Cuisine

Topics: Irish cuisine, Ireland, Potato Pages: 12 (3806 words) Published: January 26, 2013
Abstract

Ireland has experienced much economic and social change throughout their culture. This article will discuss the foods consumed by the Irish and the impact that the potato had on their culture. The author will outline the stages of development from before the introduction of the potato to the acceptance of it as a winter vegetable. The author will also describe what effects the great famine had on Irish cuisine. The article will discuss the varieties of food, including the potato, eaten throughout the years, the methods of production at different levels of society, and a number of Irish potato dishes including boxty, champ, and colcannon.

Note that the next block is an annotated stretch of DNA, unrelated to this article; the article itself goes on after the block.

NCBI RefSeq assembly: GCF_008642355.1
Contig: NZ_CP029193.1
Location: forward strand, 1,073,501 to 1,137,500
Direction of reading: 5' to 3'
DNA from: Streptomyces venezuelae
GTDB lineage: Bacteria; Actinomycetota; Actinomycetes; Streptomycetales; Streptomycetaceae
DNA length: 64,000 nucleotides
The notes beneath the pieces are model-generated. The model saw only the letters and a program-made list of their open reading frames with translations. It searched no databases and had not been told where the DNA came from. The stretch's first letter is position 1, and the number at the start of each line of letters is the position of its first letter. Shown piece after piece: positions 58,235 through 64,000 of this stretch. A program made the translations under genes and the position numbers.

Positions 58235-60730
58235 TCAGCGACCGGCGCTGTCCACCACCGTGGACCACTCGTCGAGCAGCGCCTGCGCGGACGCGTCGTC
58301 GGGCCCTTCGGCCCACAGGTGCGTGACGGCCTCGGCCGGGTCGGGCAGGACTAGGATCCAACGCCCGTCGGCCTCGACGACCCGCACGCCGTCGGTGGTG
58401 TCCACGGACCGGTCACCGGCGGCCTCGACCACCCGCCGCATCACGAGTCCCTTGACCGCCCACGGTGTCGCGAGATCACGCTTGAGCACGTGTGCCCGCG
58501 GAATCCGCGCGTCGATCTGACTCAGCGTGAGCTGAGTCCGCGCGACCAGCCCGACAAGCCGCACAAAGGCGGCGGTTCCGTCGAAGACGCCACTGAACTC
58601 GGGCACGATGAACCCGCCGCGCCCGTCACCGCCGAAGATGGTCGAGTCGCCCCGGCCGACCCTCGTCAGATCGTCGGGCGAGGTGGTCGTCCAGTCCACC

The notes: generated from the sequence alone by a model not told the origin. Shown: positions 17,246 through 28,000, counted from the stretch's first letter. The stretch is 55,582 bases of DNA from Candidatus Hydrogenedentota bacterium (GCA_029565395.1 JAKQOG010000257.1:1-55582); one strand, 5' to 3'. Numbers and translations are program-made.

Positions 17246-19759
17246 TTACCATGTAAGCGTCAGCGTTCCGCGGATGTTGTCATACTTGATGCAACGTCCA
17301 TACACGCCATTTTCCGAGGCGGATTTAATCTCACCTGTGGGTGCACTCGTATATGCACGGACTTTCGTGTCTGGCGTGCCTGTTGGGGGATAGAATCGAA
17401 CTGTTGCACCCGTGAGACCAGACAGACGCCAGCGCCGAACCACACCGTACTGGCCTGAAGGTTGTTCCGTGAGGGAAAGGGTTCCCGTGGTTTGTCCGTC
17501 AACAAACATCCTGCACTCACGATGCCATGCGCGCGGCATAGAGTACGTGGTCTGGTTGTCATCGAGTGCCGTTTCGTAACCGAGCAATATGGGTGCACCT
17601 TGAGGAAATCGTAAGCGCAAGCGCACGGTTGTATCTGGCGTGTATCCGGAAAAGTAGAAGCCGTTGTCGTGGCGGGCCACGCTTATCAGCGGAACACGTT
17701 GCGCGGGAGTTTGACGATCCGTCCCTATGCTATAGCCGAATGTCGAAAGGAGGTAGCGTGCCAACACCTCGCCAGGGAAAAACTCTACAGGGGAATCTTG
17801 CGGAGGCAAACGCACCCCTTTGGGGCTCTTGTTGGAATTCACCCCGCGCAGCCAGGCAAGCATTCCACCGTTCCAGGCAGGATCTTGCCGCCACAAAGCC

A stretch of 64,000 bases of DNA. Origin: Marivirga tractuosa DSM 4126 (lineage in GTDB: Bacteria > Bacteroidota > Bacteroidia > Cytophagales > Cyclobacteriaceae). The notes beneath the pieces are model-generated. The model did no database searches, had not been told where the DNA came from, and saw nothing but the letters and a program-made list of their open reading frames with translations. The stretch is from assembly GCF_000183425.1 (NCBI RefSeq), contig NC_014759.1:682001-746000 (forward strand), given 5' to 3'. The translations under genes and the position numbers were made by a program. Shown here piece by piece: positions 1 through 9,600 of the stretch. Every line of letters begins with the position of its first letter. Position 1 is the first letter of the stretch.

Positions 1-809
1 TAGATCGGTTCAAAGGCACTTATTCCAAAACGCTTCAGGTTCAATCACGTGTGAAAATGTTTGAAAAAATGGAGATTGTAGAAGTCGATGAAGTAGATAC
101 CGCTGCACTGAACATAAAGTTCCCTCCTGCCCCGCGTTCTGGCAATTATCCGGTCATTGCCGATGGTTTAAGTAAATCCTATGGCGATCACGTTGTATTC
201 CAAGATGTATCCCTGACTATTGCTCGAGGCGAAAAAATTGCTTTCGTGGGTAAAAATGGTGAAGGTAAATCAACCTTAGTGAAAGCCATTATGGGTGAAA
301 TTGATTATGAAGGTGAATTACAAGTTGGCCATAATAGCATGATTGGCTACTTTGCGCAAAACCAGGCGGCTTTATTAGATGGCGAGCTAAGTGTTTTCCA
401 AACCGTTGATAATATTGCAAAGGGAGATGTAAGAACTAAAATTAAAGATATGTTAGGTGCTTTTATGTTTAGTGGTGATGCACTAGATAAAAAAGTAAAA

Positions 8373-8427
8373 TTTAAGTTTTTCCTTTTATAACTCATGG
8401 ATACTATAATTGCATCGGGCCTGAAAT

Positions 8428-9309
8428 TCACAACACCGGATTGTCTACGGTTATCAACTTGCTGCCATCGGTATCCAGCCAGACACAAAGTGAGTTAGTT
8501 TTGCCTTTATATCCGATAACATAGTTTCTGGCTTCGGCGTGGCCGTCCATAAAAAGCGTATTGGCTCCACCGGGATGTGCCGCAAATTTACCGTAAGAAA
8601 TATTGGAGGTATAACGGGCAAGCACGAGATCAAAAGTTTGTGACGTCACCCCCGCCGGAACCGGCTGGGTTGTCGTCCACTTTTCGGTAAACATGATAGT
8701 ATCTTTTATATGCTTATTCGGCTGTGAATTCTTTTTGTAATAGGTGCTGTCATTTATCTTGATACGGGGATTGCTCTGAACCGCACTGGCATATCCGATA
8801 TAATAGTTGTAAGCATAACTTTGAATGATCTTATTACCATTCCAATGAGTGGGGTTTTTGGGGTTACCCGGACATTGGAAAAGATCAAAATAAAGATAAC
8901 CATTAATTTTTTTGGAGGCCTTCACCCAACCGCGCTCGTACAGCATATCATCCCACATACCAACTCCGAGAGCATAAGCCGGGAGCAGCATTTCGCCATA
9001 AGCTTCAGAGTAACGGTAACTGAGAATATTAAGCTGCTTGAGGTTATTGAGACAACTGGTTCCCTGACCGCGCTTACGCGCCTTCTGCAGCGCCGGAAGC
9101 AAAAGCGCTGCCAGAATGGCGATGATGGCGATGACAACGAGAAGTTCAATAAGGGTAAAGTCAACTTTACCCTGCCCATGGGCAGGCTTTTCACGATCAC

Irish Cuisine

What could be more constantly connected to a culture than food? It is obvious that without food, we can not survive. But, food is much more than a tool of survival. It is also a source of pleasure, security, and comfort. Beyond that, it is also a symbol of hospitality, social status, and religious significance. What we eat, how we prepare and serve it, and how we eat it are all passed down through individual cultural generations. Ireland is no exception to the rule. The historical background of how the potato, among other cuisine, was introduced and utilized played a significant roll in the development of people's intellect, stature, and character. This paper will give a brief overview of the foods that are eaten by the Irish, as well as how some of them are cooked. It will also describe how things were before and after the potato was introduced.